Building an offshore electricity network may be the biggest infrastructure project the UK has seen since the building of the railways. It will transport 15% of the UK’s electricity supply within a few years and, in the longer term, will connect the UK, Germany and the Netherlands in a new North Sea grid. The commercial framework designed to stimulate the building of this network (OFTO) has just been subject to a highly critical report by the Public Accounts Committee.
The committee concluded that the first four OFTO licences were bad value for money for a number of reasons including:
- Revenues are fixed for 20 years without review, regardless of whether assets are being fully used.
- The penalties for not delivering are considered to be too low – they are limited to 10% of expected revenues in any one year.
- Any profits from refinancing on better terms are kept by the OFTO and not shared with government.
Taken in isolation these sound like fundamental concerns and, indeed, the UK could have chosen a much simpler system in which National Grid builds and operates the system. But it didn’t. It chose a system designed to encourage competition and the paradox is that, within the OFTO framework, the committee’s recommendations are actually likely to increase costs to consumers. Perceiving higher political risk, investors will raise the cost of capital. This illustrates a common problem for policy makers: the trade-off between flexibility for government and certainty for investors. The current system is weighted to investor certainty, but this is deliberate. Investors are not yet used to financing the offshore grid and are nervous about the risks. The case for increasing regulator flexibility will be stronger once we have a more mature market, but to do it now would risk stalling the programme.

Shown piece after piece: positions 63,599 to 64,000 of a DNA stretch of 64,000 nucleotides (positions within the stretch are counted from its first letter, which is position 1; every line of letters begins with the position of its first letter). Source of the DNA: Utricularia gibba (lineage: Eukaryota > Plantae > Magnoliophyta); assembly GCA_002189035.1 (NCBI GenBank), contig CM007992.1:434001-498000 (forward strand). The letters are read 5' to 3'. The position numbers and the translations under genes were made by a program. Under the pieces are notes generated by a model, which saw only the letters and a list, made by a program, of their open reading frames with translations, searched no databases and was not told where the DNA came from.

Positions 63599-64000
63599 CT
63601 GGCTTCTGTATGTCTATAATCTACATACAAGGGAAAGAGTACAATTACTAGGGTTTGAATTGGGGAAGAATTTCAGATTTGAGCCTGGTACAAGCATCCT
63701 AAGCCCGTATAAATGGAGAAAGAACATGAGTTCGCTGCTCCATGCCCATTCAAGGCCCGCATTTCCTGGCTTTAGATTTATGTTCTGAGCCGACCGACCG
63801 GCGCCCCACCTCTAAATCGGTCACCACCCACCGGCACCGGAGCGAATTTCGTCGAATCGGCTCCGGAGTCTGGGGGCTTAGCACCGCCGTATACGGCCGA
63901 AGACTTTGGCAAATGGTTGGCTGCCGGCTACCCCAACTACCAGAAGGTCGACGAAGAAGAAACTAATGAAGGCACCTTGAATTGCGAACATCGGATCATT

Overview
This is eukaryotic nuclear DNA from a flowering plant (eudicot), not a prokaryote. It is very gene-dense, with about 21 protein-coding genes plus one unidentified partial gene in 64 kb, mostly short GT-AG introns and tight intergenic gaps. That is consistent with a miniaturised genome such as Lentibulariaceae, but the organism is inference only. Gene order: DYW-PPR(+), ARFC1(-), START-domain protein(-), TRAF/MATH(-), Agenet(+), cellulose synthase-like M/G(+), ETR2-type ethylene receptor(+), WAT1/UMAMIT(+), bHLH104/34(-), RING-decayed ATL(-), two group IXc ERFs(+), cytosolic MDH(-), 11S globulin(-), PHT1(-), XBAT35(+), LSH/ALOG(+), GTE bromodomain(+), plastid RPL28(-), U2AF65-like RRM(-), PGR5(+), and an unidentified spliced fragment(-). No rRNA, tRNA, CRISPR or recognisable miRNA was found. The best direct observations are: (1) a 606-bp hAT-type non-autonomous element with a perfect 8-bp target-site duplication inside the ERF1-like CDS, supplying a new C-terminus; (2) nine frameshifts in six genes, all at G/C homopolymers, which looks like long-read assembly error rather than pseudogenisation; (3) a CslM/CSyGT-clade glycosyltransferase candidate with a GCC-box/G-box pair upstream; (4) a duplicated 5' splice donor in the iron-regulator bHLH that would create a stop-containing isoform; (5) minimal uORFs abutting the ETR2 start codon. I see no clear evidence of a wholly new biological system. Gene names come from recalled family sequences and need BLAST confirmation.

Unfortunately the committee’s report does not take the early stage of the construction cycle into account, and neither does it follow through its own logic by proposing an alternative regime. UK infrastructure procurement could be smarter, but fundamentally changing the model at this point is not a wise choice. The good news is that the early UK investment is stimulating a strong offshore wind industry, and we are already generating more power at sea than any other nation on earth.